Operation of reciprocating gas compressors driven by reciprocating gas engines has several inherent problem areas. The gas flows in a surging pattern in the suction and discharge headers which may result in excessive fuel use and harmful vibration. Normal operation requires loading changes to achieve the desired pressures and flow rates as system requirements change. These loading changes are typically, changes of compressor cylinder clearance or deactivation of compressor cylinders. The program developed by Panhandle uses the cylinder loading changes to achieve the smoothest possible gas flow. This results in reduced pulsation, vibration, and engine adjustment as operating conditions change. A Cooper Bessemer Z-330 (10,000 horsepower) and a Cooper Bessemer GMWS (3,400 horsepower) have been selected to demonstrate the effects of loading changes but the closer the match between instantaneous power developed and power required, the less energy the flywheel is required to absorb and release through rotational velocity changes, and the smoother the flow, the less the pulsation and vibration in the attached piping. The model calculates power cylinder torques by adding the harmonic torque components from each power cylinder at the appropriate phasing or crank interval. These are from empirical test data for I.C. engines, as published by Porter in the March, 1943 Journal of Applied Mechanics. The amplitudes are then adjusted up or down to create the desired horsepower at the operating speed of the unit in question. Most engines have even firing intervals and it is generally assumed that no improvement can be made in the input power curve. The line pressures, gas characteristics, cylinder dimensions and crank angles, and unloader type, size, and location are input for the compressor. The internal cylinder pressures throughout compression, discharge, re-expansion, and intake are calculated using ideal gas equations for each end of each cylinder. Composite torques and flows in the suction and discharge piping are then developed by adding the values for each end of each cylinder at the appropriate phasing or crank intervals. The compressor cylinder timing for the two examples are shown in Diagrams 1 and 2.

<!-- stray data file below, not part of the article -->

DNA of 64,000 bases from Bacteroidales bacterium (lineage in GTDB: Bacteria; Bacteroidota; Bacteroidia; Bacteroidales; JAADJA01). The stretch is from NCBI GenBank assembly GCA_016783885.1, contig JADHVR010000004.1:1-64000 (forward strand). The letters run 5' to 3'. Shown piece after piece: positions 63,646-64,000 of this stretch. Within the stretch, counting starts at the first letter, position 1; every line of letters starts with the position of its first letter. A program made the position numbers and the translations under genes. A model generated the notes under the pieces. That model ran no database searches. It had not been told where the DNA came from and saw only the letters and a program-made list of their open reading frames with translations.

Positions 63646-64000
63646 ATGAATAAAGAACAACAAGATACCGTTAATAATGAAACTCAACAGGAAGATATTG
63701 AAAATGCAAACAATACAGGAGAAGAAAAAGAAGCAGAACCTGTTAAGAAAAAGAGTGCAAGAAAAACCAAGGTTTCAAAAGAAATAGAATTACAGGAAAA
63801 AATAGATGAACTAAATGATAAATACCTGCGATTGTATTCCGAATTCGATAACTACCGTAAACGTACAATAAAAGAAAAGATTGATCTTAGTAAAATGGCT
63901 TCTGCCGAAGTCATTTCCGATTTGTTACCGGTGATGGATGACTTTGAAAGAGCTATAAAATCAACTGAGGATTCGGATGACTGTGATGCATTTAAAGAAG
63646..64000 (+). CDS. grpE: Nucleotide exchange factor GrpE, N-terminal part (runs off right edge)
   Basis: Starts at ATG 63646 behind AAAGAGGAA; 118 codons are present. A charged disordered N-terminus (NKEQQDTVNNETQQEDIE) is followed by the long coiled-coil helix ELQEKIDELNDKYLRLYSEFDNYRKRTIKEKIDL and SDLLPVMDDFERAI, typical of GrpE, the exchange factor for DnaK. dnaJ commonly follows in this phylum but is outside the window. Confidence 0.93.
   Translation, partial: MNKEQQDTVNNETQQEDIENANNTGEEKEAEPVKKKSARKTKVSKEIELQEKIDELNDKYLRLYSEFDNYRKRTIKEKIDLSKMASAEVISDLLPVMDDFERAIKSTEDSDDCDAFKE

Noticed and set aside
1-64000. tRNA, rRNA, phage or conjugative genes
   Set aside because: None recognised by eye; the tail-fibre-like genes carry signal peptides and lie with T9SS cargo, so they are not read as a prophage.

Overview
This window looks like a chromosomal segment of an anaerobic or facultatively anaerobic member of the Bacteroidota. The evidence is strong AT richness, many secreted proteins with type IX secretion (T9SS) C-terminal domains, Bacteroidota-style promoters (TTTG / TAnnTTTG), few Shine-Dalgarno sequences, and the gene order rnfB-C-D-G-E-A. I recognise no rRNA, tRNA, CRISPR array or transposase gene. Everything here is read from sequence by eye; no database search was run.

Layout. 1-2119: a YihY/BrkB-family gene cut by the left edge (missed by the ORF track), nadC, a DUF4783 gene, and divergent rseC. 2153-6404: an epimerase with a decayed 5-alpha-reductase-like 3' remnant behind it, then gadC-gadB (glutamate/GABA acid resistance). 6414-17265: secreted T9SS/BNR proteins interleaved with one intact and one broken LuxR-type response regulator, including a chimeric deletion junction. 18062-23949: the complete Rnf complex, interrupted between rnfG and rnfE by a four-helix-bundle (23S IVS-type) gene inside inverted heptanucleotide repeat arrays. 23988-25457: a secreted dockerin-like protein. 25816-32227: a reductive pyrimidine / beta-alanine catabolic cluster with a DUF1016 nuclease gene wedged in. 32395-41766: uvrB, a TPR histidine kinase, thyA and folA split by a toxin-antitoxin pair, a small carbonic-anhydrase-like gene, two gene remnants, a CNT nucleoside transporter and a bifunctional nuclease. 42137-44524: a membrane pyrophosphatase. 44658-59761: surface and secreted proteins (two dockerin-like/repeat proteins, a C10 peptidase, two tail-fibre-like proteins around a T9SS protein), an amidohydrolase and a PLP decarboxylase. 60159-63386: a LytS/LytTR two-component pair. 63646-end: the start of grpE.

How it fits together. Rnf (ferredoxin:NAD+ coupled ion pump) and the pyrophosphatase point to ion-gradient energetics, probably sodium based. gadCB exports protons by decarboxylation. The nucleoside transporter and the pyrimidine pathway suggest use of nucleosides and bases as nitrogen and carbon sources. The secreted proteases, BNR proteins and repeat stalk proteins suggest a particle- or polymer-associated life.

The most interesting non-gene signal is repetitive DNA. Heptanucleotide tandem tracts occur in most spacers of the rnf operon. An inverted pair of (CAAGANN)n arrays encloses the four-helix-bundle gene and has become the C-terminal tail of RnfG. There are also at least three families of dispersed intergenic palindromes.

As previously described, the composite compressor torque curve for one cycle is developed for the unit with one unloader activated. A Fourier Analysis is done to determine the amplitudes of any specified harmonic components of the torque curve. As for pulsation, the model is used to sequence through all available unloaders to minimize the torque variation at any specified frequency. This can be used to minimize torsional vibration and the associated stress when operating near a crankshaft critical speed. This results in less frequent need to balance power cylinders with compressor load changes, as the load applied more nearly matches the power developed on an instantaneous basis than with a randomly or statically selected unloading sequence. This results in smoother operation and reduced fuel consumption. Graphs IX through XII show the instantaneous torque (horsepower) curves for the two sample units. The best and worst cases at typical conditions are given for both units.